Scenic view from the same Hong Kong high point in daylight
A friend invited me to dinner up on Victoria Peak last night. Even on the drive up there in another friend's car, I was thinking how it all felt a world apart from the more troubled as well as mundane one down below -- particularly over in Yuen Long, where tensions remain high after the attack at its MTR station late Sunday night.
After dinner (which involved far more political discussion than is usually the case when I'm with that particular group of friends), my companions and I went for a short stroll to enjoy the cooler air to be found on Hong Kong Island's highest peak (but only the territory's joint 31st highest) and also the night views to be had from atop it. When doing so, I got to thinking that it's less than two months ago since I last was up on The Peak -- on a hike just three days before a protest march against the extradition bill whose mega participant numbers surely would have counted for much more than it did if Hong Kong were a (genuine and full) democracy.
With so many impactful events having taken place since my last afternoon up on the Peak though, that hike can feel like it took place in another lifetime. Heck, even the last 48 hours or so alone have been so full of news, and twists and turns, that Sunday night seems at times like it took place so long ago; though it also is all too true that some of the visuals recorded that night, and disseminated online and by various news outlets, feel like they have been seared forever into my memory.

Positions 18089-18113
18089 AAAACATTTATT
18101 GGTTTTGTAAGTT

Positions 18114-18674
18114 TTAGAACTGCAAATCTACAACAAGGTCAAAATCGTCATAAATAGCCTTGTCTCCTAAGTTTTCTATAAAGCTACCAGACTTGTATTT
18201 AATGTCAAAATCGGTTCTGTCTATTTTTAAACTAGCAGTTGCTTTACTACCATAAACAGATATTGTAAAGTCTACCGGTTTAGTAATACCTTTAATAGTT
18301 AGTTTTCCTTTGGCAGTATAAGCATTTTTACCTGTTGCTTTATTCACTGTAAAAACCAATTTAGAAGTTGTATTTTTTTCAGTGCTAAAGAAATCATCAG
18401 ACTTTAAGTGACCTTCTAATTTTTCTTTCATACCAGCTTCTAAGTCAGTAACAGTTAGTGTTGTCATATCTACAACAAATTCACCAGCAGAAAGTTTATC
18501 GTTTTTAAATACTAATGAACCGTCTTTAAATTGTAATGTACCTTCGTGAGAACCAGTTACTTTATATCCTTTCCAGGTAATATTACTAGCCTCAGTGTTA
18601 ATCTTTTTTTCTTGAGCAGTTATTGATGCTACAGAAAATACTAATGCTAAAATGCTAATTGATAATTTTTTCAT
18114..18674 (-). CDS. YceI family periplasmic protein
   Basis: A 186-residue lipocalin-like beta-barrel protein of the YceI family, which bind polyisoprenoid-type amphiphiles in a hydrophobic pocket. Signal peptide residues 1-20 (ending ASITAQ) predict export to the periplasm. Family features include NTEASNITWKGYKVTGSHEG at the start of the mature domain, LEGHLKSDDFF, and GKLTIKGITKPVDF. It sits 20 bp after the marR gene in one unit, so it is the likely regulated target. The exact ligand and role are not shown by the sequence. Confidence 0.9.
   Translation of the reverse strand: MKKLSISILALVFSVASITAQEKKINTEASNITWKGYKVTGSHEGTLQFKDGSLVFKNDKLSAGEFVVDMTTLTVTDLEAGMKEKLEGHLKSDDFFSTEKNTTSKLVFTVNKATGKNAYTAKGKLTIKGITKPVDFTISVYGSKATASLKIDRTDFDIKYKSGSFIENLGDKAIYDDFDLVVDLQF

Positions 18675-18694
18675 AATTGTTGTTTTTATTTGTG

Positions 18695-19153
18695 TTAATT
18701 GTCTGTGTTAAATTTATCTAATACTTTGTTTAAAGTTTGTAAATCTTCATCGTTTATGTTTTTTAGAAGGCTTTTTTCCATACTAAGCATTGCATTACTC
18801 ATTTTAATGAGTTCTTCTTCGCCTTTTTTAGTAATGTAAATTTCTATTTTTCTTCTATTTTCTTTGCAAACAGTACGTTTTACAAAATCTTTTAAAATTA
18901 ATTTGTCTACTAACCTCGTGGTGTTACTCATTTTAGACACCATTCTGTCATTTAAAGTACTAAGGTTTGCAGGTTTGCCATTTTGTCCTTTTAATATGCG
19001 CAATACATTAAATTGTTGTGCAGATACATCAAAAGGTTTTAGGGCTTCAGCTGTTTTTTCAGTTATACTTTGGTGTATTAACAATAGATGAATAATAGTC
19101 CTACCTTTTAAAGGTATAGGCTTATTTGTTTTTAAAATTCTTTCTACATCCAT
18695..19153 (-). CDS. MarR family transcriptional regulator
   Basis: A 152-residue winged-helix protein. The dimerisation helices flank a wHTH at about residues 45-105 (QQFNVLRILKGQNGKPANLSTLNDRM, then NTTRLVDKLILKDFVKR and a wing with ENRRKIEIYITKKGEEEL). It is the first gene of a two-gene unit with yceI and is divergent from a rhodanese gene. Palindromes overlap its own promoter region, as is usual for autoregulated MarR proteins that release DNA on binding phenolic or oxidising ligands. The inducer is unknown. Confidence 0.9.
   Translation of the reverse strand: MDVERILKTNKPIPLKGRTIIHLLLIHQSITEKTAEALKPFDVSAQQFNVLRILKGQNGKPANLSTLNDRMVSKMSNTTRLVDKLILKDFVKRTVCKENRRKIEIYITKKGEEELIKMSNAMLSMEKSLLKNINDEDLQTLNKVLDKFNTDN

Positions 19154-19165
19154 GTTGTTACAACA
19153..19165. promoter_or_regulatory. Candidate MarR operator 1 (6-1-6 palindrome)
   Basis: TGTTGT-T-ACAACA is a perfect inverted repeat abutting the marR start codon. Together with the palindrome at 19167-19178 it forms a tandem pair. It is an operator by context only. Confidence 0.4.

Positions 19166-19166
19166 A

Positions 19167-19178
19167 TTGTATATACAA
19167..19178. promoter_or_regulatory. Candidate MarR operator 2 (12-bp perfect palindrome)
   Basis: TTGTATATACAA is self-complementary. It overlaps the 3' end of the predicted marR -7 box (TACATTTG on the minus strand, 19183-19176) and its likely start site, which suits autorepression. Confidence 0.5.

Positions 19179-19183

Focusing on just one villain du jour alone: After the coming to light of a video of him meeting with men clad in white tops who looked very much like those who violently attacked train passengers on Sunday night, Junius Ho has had his office in Tsuen Wan ransacked, made an appearance on an RTHK program that confirmed his violent tendencies, had his parents' graves vandalized (some, suspect, by unhappy Triad members) and made a Facebook video that contained what amounted to a death threat directed against a fellow Legislative Councillor.
Ho also ended up being excluded from a Monday press conference involving pro-Beijing lawmakers, and has since been the subject of petitions calling for the cancellation of his Hong Kong Jockey Club membership and his dismissal from the Lingnan University governing council along with a printed condemnation by over 2,400 former and present students and staff of his alma mater. In other words, public notice has been served of his being considered persona non grata by many of those he might wish to consider his peers!
Other symbolic attacks that have taken place in the past 48 hours or so include ones by a Mainland Chinese man on the Lennon Wall and replica of the Goddess of Democracy at Hong Kong's City University. It's a measure of how troubled the city currently is that these acts do not appear to have been allocated coverage by any of the English language media outlets. But, then, a sign of how troubled the world in general is can be seen by Boris Johnson having become Prime Minister of Britain today; with not even the death two days ago of Li Peng (announced yesterday) feeling like it matters all that much in the grand scheme of things. :(